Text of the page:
Angry or agitated student?

February 19, 2012

Teachers often ask me what to do when a student becomes agitated or angry. The question is usually asked about a student who is repeatedly angry, causing disruption in the classroom, and a lot of stress for the teacher. 

There are many issues and conditions that can lead to agitated or angry behaviour, from challenging behavioural issues related to attention-seeking or unresolved loss or trauma, to anxiety conditions, autism spectrum disorders and family dysfunction.

The most important thing is to be prepared – by implementing an agreed, predetermined set of procedures with the child, other staff and the principal. The approach must be tailored to the individual child, but there are general strategies that work with most students, such as,

Remain calm. A steady, calm voice can reassure the child and help you to remain clear-headed and reasonable.

Do not talk too much. Keep your language meaningful, short and clear.

Avoid power struggles. Give the child one or two acceptable and previously arranged choices. For example, ‘You may choose either to go to the ‘calm corner’ or to your desk or table to listen to music.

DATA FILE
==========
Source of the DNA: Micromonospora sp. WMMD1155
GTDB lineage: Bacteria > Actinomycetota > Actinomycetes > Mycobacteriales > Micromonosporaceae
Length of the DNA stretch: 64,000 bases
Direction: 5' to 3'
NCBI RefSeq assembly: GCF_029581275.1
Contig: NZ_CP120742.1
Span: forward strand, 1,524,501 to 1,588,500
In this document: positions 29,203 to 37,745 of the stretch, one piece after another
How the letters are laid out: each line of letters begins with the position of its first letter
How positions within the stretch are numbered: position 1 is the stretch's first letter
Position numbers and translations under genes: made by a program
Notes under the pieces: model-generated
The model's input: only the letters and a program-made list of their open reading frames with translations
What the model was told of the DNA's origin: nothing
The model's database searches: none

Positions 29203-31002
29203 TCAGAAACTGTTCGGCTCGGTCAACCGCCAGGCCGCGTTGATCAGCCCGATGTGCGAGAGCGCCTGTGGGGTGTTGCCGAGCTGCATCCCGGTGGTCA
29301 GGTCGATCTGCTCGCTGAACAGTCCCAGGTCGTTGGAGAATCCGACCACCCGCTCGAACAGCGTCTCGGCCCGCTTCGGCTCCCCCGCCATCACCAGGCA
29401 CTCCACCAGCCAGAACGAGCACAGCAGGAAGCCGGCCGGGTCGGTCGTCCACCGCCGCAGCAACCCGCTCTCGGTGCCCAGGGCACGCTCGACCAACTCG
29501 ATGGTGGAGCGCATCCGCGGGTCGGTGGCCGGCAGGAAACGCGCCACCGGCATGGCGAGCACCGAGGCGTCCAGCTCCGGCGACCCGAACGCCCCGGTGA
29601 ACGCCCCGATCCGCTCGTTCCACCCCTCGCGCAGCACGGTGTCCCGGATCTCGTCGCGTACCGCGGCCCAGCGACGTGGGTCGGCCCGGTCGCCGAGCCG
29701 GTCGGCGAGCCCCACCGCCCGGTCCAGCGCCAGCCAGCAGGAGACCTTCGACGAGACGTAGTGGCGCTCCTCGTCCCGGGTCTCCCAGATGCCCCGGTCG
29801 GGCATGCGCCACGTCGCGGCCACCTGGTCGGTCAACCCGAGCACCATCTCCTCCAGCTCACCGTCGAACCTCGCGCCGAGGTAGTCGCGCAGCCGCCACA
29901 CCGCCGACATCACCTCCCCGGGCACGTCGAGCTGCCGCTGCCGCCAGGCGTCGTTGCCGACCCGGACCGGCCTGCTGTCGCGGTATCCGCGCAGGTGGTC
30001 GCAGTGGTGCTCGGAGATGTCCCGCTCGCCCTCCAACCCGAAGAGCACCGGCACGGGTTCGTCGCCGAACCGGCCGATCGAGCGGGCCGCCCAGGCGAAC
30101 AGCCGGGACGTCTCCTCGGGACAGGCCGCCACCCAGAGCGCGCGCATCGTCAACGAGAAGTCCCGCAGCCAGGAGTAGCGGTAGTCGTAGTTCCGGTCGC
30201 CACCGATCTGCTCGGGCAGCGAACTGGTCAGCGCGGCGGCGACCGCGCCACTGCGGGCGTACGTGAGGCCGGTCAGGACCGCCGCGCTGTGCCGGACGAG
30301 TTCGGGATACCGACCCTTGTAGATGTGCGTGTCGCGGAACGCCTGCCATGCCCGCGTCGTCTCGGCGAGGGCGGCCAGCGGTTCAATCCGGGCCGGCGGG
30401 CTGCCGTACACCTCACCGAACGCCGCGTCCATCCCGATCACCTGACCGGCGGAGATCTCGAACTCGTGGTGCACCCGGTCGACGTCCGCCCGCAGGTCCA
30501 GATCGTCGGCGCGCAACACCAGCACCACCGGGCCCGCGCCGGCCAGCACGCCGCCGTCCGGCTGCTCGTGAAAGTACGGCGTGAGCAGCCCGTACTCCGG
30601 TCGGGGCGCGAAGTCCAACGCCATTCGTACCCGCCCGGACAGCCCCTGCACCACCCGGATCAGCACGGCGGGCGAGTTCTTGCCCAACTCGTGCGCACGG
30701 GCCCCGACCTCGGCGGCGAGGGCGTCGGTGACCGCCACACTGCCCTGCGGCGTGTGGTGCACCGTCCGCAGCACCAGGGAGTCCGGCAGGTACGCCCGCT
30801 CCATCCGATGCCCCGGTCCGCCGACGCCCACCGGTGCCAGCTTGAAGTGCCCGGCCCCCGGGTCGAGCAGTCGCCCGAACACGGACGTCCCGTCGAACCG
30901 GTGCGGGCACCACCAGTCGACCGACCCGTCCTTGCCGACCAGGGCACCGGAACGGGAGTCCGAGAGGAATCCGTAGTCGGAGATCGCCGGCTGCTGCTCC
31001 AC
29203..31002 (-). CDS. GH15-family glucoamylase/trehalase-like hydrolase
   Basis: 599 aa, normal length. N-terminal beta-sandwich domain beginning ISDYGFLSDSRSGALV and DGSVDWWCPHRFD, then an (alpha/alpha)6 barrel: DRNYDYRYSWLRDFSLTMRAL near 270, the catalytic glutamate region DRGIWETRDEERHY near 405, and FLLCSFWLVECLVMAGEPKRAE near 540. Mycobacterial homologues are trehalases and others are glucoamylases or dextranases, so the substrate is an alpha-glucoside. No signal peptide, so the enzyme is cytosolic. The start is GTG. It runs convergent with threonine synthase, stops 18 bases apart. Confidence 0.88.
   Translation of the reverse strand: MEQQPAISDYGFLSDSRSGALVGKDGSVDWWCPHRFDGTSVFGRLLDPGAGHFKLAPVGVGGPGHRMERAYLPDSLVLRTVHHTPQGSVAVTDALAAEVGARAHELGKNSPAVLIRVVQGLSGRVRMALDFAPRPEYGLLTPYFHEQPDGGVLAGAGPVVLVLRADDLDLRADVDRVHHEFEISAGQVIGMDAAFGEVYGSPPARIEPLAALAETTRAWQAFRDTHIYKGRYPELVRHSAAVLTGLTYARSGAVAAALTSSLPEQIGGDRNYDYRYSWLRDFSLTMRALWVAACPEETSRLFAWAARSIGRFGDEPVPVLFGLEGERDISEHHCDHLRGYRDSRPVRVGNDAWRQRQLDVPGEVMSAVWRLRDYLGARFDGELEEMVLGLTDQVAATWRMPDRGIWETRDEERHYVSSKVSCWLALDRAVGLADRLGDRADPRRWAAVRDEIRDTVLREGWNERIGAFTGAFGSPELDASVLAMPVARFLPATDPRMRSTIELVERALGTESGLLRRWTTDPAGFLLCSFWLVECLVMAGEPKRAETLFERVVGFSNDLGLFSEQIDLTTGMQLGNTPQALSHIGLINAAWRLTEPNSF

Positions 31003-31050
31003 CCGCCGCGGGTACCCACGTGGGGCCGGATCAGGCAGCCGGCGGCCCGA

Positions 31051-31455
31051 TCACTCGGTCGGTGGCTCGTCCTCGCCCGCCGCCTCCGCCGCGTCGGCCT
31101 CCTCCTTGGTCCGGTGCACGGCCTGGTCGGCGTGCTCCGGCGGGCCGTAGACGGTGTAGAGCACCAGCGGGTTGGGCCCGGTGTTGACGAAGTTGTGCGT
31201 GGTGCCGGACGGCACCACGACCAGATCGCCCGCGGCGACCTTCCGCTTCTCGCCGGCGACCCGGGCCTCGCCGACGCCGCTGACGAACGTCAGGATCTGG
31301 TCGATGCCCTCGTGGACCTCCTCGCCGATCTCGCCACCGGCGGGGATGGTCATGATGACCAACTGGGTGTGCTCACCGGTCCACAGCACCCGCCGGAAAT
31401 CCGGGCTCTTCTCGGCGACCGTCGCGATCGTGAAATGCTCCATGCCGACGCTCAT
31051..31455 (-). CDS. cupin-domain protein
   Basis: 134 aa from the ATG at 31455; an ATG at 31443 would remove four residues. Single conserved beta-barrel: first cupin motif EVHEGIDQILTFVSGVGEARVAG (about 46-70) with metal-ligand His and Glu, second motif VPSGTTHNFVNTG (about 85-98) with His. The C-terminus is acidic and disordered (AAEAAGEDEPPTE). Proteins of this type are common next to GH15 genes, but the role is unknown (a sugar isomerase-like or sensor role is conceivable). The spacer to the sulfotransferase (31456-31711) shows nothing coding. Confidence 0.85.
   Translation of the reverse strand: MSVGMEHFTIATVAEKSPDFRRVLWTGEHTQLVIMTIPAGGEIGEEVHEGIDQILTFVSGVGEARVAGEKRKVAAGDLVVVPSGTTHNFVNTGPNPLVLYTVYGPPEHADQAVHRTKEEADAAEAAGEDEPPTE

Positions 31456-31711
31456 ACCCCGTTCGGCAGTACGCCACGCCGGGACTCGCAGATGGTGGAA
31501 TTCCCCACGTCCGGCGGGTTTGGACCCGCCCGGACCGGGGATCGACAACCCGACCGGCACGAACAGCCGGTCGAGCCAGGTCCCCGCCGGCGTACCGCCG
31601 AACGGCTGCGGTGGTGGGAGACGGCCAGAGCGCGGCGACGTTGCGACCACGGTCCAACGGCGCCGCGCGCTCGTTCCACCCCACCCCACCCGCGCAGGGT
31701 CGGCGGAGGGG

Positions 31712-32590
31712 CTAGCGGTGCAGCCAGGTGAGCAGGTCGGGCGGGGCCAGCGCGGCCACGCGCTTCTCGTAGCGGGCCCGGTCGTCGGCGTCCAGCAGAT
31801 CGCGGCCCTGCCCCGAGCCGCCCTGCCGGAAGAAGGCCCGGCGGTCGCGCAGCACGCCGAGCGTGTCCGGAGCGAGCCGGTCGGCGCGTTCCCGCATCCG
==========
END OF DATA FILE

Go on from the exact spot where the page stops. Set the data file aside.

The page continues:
Help the child to calm down by:

  • allowing the child to sit on a beanbag by themselves in the ‘calm corner’, the ‘reading corner’ or at a desk or table in the classroom to listen to calm music using headphones; use a computer for a set period; squeeze a stress ball; or hold a light plastic worry bead or similar sensory object
  • not ‘badgering’ or pressuring the child to return to usual activities or discussing their inappropriate behaviour too soon. Let the child indicate, via an agreed signal, when they are ready to return to the usual program
  • giving the child a ‘10 minute cool down’ card allowing them to go to a designated seat in view of the classroom or another area such as a ‘buddy’ teacher’s room, or a coordinator, deputy or assistant principal’s office with the goal of returning when calm.

If the student is repeatedly violent, aggressive or defiant an individual behaviour management plan should be developed for the child. For information on developing an individual management plan click here.

More strategies and advice to assist the child who exhibits agitated behaviour, irritability or anger outbursts are available to Psych4School members in the following ebooklets:

Zoe Ganim